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Beyond Books

Building the multimedia library of the future

Beyond Books

May 13, 2013 1:17 PM,
By Tim Kridel

Building the multimedia library of the future

What is a library supposed to be these days? That fundamental question created a host of AV challenges and opportunities at North Carolina State University’s James B. Hunt, Jr. Library, which opened earlier this year to accolades, including the distinction as one of the world’s “25 coolest college libraries.”

Much of that cool factor comes from the generous amount of AV, which both reflects and enhances NCSU’s reputation as one of the world’s top schools for engineering and technology. For example, NCSU’s degrees include a minor in game development, so the Hunt Library includes a lab with features such as gesture-enabled interactivity and “stealth glass” that turns opaque with the flip of a switch to hide games in development.

Another example is the visualization lab, which features 32 ceiling speakers, a surround-sound system, 10 projectors, and 280 degrees of immersive video. It’s used for applications such as viewing 3D renderings of buildings or cells. Once a month, the U.S. Navy uses the room to train ROTC sailors.

“The front wall is displayed as if you’re looking out the bridge of a ship, and the sides are flatpanel displays that emulate portholes,” says Mark Valenti, president and CEO of The Sextant Group, which was the library’s technology consultant.

Longer and wider than a football field, Hunt Library still has books, but two million of them are compacted into one-ninth the space that a traditional library requires. That efficiency comes from bookBot, an automated system that retrieves books within minutes of a request. In the process, bookBot frees up space for more AV and IT systems to achieve NCSU’s vision of how libraries are evolving.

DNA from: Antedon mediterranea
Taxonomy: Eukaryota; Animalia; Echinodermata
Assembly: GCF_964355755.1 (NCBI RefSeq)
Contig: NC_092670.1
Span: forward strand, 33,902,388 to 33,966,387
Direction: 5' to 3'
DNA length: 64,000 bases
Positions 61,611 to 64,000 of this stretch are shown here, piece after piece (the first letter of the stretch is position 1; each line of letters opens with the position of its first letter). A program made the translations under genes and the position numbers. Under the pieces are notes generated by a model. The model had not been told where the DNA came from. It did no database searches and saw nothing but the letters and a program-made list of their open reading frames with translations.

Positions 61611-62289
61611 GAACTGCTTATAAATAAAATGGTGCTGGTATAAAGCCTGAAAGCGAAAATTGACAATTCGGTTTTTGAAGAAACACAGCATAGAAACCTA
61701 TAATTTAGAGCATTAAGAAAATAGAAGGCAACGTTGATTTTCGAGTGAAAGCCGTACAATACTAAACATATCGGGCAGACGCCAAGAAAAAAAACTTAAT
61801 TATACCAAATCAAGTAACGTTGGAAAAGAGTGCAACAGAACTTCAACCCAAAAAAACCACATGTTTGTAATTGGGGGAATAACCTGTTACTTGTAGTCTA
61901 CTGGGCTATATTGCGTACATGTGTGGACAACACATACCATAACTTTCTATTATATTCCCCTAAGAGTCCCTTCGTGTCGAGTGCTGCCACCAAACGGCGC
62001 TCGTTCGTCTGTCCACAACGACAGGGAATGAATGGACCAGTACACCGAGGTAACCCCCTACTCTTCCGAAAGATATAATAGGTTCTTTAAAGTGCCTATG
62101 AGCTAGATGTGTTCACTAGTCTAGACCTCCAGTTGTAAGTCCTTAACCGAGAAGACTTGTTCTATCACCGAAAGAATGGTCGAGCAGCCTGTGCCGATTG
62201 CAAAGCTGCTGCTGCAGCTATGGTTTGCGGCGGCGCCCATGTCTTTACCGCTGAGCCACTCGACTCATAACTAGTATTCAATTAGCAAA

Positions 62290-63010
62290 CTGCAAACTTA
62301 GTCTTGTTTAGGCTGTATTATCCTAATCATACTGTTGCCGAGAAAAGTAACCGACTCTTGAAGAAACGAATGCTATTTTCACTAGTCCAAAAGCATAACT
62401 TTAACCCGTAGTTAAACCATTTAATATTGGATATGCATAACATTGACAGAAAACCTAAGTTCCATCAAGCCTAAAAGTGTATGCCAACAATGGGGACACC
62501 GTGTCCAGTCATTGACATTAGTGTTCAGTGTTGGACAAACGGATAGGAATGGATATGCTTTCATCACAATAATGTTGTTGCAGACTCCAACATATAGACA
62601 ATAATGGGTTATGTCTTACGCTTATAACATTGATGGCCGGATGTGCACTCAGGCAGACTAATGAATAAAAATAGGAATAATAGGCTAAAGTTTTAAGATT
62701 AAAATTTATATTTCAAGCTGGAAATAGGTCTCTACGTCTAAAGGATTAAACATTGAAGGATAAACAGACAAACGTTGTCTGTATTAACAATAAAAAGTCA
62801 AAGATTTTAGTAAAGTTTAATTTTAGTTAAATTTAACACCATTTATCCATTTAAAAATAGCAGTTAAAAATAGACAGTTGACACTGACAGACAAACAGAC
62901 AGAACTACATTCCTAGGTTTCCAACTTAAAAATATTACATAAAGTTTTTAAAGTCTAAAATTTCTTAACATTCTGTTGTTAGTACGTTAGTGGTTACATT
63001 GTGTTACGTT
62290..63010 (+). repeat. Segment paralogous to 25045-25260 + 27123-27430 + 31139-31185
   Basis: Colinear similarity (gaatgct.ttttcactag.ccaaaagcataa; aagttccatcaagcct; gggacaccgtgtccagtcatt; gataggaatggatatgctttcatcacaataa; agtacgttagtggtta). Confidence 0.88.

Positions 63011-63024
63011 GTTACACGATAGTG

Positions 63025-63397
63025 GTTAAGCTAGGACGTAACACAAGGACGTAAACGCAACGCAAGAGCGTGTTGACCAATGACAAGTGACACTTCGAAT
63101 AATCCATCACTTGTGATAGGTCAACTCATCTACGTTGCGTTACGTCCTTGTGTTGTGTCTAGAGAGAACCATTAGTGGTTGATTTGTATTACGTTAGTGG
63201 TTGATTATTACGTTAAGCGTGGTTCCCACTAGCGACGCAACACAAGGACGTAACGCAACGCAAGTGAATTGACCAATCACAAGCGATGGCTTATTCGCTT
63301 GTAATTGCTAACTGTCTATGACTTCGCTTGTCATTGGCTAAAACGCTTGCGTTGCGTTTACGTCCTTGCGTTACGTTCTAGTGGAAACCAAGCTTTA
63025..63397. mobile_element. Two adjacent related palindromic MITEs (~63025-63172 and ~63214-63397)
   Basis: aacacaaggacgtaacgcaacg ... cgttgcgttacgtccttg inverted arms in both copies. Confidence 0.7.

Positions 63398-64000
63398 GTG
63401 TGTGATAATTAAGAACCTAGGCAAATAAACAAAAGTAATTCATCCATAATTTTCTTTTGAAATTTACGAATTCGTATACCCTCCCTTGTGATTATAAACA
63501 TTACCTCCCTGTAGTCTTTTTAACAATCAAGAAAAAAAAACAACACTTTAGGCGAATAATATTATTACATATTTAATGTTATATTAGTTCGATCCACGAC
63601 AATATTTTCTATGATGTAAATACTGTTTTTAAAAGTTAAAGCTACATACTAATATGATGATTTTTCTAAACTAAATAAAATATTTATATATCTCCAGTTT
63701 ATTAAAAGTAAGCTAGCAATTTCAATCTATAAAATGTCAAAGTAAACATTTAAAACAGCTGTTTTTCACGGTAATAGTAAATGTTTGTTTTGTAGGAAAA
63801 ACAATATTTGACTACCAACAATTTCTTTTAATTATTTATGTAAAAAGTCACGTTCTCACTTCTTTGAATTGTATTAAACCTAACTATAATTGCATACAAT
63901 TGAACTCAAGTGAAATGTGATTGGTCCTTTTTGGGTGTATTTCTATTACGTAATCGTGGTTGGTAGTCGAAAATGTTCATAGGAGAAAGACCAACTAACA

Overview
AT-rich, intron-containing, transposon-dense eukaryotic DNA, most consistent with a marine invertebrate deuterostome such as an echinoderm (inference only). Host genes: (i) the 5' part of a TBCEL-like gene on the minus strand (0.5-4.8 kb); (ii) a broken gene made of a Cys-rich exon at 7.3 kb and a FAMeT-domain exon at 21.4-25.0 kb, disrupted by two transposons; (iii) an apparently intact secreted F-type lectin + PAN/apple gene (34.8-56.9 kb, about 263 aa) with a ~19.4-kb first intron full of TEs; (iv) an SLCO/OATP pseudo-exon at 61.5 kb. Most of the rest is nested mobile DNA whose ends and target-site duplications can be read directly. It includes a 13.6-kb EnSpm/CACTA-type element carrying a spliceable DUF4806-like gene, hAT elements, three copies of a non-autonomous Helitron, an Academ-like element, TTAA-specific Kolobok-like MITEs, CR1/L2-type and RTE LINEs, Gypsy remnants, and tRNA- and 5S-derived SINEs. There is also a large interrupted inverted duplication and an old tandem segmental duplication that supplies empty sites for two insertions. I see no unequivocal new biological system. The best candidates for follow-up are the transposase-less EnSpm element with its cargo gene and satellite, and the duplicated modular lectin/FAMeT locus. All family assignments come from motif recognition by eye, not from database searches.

“The vision of the library is not as a warehouse for books but as a portal for access to digital information of all kinds,” Valenti says. “In our minds at the Sextant Group, the library of the future is one of visualization, multimedia access and collaboration. This building is chock full of those spaces and technologies.”

The upshot essentially was a blank slate for Sextant, AVI-SPL, Biamp Systems, and the other companies involved with the project.

“A library is a different thing now,” says Julian Treasure, The Sound Agency chairman and one of the presenters at the library’s April 17 dedication. “It’s not like the old days, when it was ‘Shhh!’ and all you heard was the rustling of pages.

“Now a library is a place where you can do collaborative work, experience multimedia, listen to audio, see a movie. So the function of the space is different than what it used to be.”



Beyond Books

May 13, 2013 1:17 PM,
By Tim Kridel

Building the multimedia library of the future

The Right Amount of Noise

For all its emphasis on multimedia, the Hunt Library still is a place where a lot of students and faculty come to read and study. To provide peace and quiet, copiers and vending machines are tucked in rooms with doors. The main reading room features wooden sound diffusers that look more like architectural features. “They look gorgeous,” Treasure says. “They do a fabulous job of breaking up the sound waves and creating a space that’s lovely to be in.”

The library also uses networked audio in rooms such as the visualization and gaming labs.

“Because of that, we’re able to very exactly zone the sound,” says Graeme Harrison, Biamp Systems executive vice president of marketing. “All of the multimedia is pretty much contained within specific rooms. The overall effect is that it’s a very quiet space.”

Even so, the reading room and other traditional spaces aren’t 100-percent silent by design.

“You need a little bit of HVAC and a little bit of human activity, just enough to mask a conversation so you don’t hear people 50ft. away but not too much that it doesn’t disturb you from working,” Treasure says. “Nobody wants to listen to pink or white noise. When you put noise on top of other noise to mask it, it’s like putting perfume on a stink. You’re better off removing the stink in the first place.”

Simplicity Amid Complexity

Some of the rooms at Hunt Library are configurable, which created challenges at the time of installation. One example is the creativity lab, whose features include shared videoconferencing codecs that can be assigned to different zones on the fly.